The year 2019 marked the 50th anniversary of the Apollo 11 mission, the first spaceflight that landed humans on the Moon. The mission was commandeered by astronauts Neil Armstrong and Buzz Aldrin and is one of the most fondly remembered moments in human history. The monumental event was made especially notable because an American flag was placed on the moon, as a marker to commemorate this occasion.
There were five other Apollo missions to the Moon in the following years, and every one of them placed another flag, bringing the total number of American flags on the Moon to six. Many years have passed since and a lot of people are probably wondering if the flags managed to survive to be in space for so long, and what condition they are in. Well, as it turns out, the flags are still there, although definitely not in the condition they were back when they were originally planted.
The Six Flags
It would be an understatement to say that the photos of Neil Armstrong planting the American flag on the Moon have become legendary. They have left a permanent mark on human history, and will only become more legendary with time. Unfortunately, time was not so kind to the six flags planted on the surface of the Moon between 1969 and 1972.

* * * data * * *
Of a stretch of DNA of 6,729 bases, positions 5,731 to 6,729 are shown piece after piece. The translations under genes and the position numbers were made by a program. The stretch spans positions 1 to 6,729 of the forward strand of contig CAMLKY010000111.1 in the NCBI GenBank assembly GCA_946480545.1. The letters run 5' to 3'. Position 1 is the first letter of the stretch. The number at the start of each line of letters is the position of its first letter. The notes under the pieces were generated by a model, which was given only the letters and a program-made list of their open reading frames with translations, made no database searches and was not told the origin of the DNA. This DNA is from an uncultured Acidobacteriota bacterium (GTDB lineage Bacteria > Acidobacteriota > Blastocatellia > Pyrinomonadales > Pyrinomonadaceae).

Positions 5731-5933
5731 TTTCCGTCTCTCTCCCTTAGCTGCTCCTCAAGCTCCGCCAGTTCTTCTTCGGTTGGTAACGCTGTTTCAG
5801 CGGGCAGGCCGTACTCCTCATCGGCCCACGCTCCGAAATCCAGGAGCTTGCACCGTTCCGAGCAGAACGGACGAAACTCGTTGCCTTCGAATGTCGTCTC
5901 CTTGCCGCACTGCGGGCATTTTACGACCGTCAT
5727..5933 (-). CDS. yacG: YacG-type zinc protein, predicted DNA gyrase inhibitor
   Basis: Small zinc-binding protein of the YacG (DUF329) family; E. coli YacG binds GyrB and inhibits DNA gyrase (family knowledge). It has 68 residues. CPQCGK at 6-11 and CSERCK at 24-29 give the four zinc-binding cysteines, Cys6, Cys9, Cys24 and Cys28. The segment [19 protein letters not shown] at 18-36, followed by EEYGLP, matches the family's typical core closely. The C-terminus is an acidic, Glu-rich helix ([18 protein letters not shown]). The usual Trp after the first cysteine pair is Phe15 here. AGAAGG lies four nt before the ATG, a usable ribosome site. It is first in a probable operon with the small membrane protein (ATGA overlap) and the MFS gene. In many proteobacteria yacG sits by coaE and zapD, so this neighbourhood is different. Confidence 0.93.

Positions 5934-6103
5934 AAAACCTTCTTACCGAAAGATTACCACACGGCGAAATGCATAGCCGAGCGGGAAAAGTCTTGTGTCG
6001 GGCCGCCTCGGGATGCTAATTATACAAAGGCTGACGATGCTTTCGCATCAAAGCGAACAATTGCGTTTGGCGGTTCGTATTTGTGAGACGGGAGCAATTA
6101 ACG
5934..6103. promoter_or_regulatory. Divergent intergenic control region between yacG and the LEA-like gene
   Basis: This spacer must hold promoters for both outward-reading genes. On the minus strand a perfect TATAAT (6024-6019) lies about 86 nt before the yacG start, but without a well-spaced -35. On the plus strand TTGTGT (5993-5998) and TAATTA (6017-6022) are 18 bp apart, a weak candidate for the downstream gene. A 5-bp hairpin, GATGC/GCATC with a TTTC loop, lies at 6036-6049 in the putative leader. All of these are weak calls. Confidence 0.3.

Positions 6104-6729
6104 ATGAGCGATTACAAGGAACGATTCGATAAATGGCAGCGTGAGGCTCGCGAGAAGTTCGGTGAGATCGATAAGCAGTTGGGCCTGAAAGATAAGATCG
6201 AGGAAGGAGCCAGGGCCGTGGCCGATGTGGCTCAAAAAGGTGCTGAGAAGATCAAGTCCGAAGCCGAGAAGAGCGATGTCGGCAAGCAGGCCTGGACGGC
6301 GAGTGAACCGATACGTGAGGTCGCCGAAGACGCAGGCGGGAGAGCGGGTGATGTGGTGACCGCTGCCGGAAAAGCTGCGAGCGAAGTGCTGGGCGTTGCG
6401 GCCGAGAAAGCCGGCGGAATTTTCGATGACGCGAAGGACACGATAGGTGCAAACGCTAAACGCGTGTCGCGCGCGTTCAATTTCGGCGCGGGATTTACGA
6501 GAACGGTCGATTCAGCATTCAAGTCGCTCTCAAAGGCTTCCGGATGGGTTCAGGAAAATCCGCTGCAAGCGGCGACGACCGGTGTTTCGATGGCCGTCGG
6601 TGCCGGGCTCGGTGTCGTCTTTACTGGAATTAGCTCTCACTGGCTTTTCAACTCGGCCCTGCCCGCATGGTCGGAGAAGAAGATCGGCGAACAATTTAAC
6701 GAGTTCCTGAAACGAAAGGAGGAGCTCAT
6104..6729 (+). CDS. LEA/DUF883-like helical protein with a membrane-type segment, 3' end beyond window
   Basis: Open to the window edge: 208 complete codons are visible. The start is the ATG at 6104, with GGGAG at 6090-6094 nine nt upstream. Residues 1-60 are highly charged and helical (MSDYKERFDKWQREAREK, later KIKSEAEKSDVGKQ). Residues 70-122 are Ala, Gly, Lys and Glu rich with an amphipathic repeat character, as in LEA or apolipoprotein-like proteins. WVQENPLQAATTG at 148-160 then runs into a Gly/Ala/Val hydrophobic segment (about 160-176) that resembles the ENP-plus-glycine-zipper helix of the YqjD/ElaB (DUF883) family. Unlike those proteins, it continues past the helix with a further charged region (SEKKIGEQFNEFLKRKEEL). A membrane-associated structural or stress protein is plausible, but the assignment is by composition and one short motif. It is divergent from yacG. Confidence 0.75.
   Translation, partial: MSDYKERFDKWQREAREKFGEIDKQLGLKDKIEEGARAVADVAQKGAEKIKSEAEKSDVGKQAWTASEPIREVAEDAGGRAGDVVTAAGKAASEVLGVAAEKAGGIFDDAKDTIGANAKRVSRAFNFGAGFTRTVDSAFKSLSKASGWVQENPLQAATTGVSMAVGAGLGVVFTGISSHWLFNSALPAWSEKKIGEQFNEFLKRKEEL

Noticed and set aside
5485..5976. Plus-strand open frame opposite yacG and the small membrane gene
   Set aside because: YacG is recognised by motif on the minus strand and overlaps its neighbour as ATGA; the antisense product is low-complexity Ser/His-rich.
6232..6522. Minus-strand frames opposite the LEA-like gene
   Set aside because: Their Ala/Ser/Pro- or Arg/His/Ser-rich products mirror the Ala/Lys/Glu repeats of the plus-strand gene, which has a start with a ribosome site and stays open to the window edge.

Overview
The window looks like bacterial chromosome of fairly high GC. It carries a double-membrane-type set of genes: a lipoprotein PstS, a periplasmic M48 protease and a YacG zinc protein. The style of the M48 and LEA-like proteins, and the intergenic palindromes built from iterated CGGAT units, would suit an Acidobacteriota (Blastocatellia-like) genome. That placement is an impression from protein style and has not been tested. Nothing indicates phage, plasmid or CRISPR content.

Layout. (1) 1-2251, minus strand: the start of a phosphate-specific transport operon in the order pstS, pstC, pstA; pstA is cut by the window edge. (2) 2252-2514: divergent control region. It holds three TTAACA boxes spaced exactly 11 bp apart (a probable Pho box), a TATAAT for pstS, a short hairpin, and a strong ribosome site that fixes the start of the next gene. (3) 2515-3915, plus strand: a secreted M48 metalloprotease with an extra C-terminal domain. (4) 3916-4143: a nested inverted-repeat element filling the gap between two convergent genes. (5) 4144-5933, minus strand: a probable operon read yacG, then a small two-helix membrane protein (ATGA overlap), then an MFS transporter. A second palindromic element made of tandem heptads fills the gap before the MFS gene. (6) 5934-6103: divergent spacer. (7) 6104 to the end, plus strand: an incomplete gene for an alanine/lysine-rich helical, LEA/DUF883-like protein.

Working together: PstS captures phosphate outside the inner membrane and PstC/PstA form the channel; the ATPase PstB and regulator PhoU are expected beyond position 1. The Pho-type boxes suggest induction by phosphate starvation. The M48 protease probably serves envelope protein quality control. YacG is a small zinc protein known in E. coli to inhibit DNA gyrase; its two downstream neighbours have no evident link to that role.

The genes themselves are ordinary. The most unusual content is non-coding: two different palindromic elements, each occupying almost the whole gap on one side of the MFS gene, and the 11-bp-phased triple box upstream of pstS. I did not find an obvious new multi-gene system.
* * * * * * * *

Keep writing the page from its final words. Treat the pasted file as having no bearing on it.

NASA’s Lunar Reconnaissance Orbiter managed to take images of five of the six flags back in 2012, and it was clear that they were still there. Unfortunately, years of sunlight have more than likely bleached all of the colors of the American flag from them. They are probably all pale white by now, and the only way to see any semblance of color would be to get close to them. Naturally, some of the flags might already be gone by the time you are reading this article.
Flying Too Close To The Sun
The Moon does not have an atmosphere that can absorb sunlight like the one on Earth does. This means that these flags were constantly under the strongest possible sunlight, which completely bleached them. The flags would start turning white even on Earth, where some of the ultraviolet light gets absorbed by the atmosphere, so it makes sense that it would happen even faster on the Moon.
Ultraviolet light can break down fibers and colors, and this is why the colors are disappearing from these flags. Days on the Moon last much longer than they do on our planet, which means that these flags were being under constant sunlight for over constant two-week stretches.
Another thing we need to worry about is disintegration. UV degradation can crack or disintegrate many materials, and scientists are beginning to worry that it might happen to the flags planted on the surface of the Moon. The flags are made out of rayon, which is a material that is susceptible to sunlight degradation.
With each passing year, we are most likely getting closer to the moment when these flags will completely disappear. Nonetheless, their impact will never be forgotten. They are a testament to an incredible milestone for humanity, and wherever happens to them, we need to make sure that their importance is never forgotten.